Wild rides can teach you a lot. And How to Be Brave by Siân Owen — an online show by the Inis Nua Theatre Company, extended to April 25 — is one wild ride.

It’s the U.S. debut of a heart-busting, funny, profound 70-minute dash over the ups and downs of a young woman’s life, the hills and dales of Newport, Wales, on a stolen BMX bike, and the swoops and rhythms of Welsh English.

The theme is bravery: why we need it, whether we have it, how to learn it.

Alice Yorke, award-winning codirector of Philly’s Lightning Rod Special performing company, plays Katie in the one-woman show. A working-class loser in her own eyes, Katie lives with her daughter (called The Little One) and her mum, “back in the house I grew up in, with the same curfews and rules … and everything’s on top of me.”

“Little One’s dad is not in the picture, thank God,” Katie tells us, as her mum burns the toast, the house fills with smoke, and Little One plays with scissors. A classmate has told Little One girls can’t be brave. It’s blood, smoke, and tears. Today is The Big Day. We don’t find out why for a while.

Katie runs out, into the open — “I almost got knocked over by the Queens Hotel!” — through Newport.

For this production, filmed in a green-screen studio, scenic designer Marie Laster creates an astonishing background of photos-made-into-watercolors — town streets, roundabouts, ruined castle, Belle Vue Park (“you can see all the way to everywhere!”).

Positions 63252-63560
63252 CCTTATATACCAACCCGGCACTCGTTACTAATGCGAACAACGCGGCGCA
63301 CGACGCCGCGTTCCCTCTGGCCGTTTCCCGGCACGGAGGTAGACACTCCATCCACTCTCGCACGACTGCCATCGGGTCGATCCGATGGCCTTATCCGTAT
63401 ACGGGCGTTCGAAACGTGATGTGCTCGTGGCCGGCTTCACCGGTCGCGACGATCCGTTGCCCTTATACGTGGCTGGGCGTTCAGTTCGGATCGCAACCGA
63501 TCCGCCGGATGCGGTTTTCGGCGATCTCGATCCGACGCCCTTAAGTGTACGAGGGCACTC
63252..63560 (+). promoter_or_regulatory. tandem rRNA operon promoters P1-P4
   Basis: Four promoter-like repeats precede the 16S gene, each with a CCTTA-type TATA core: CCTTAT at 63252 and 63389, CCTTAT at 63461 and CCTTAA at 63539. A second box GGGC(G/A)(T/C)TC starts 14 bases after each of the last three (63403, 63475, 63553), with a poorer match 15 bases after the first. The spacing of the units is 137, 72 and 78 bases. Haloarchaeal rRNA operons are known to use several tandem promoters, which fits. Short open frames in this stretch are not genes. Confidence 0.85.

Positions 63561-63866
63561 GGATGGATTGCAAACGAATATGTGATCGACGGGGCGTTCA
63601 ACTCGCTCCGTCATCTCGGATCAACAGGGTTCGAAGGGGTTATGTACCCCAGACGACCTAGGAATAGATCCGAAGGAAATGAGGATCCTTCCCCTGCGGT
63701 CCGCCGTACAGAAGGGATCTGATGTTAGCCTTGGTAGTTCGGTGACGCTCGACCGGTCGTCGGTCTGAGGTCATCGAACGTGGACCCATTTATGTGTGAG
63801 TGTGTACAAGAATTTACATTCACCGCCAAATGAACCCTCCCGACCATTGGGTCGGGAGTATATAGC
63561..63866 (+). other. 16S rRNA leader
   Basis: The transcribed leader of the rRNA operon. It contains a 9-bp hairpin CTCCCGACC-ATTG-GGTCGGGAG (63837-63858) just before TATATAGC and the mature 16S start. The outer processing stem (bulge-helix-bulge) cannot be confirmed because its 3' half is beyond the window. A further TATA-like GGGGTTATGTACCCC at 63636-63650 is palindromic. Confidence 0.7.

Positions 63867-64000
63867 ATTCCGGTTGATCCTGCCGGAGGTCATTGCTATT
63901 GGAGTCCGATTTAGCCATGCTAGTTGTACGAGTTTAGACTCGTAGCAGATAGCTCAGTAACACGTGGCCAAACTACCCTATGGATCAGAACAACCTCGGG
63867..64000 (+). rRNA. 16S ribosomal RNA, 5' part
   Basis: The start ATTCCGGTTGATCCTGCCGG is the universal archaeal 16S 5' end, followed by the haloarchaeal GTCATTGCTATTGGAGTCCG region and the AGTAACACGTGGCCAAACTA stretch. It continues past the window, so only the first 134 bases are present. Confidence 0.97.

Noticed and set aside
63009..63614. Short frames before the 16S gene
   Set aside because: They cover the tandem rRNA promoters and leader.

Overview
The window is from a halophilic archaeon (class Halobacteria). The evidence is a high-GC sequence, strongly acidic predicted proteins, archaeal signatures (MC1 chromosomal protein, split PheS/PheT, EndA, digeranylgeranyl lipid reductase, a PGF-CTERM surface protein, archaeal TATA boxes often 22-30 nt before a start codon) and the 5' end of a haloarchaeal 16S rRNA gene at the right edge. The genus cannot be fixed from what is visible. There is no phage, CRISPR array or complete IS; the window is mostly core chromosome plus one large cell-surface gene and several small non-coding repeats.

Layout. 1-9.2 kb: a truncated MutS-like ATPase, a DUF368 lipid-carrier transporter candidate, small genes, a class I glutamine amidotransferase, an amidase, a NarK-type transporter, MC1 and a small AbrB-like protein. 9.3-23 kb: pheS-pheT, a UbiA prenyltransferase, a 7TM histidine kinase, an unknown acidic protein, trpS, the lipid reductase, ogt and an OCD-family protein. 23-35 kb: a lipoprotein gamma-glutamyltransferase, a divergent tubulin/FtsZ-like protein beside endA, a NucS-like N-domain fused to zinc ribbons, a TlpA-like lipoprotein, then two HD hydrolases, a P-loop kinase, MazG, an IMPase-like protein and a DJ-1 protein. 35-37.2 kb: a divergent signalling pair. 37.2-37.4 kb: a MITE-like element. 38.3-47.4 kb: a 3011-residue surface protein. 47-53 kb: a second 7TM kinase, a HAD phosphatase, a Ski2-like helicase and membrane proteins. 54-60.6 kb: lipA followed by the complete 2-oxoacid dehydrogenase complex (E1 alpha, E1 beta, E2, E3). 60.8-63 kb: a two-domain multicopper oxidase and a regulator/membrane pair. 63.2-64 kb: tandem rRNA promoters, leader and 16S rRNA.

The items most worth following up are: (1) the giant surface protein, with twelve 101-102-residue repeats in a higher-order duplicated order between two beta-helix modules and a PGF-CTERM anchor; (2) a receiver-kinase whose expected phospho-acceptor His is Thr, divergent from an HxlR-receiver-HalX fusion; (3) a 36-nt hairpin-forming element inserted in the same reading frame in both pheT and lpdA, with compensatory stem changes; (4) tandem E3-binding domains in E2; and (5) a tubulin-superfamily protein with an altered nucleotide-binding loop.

Despair and elation reach a poignant peak as Katie speeds down treacherous Iggly Wiggly Way, feet off brakes, shouting, “This is how it feels, Little One!”

What a find Inis Nua has made in playwright Siân Owen (who grew up in Newport). As a one-person epic from across the pond, How to Be Brave is right up there with Jonny Donahoe and Duncan Macmillan’s Every Brilliant Thing, a repeated favorite at the Arden Theatre.

Inis Nua artistic director Tom Reing directs. He and director of photography Michael Long capitalize on Yorke’s wiry energy. She can make a joke seem desperate and a desperate fix funny, sensitive to Owen’s wondrous Welsh flow: “I should be somewhere else. I got wet wipes stuck to the mud all over me, there’s blood on my jeans, someone crosses the road to avoid me, I’ve only got one shoe on, I step on dog poo … "

When The Little One and Katie speak, Yorke looks up for one and lovingly down for the other. Yorke and dialogue coach Leonard Kelly give the Welsh accent (hardest of all the Celtic lilts) the old college try — but it doesn’t have to be perfect, it just has to work, and it does.

Katie rides through history, the German bombing of Newport in 1940-41, the legacy of being down. But people turn out kinder than expected, especially the marvelously named Gemma Tanglethwaite, a big-hearted cop ex machina.

Philadelphia Theatre Week is April 22-May 2. How to Be Brave is a satisfying part of it. We meet people we’re glad to know, people who rise above without quite knowing how. Best of all, it teaches us great things: “We march on. We mend. … We are made of the particles of exploded supernovas and stardust. … How can you not feel brave when you know that?”

Theater Review

How to Be Brave

Inis Nua Theatre Company performance, recorded and available to stream on demand through midnight April 25 at inisnuatheatre.org. Tickets $10 (individual) and $15 (household).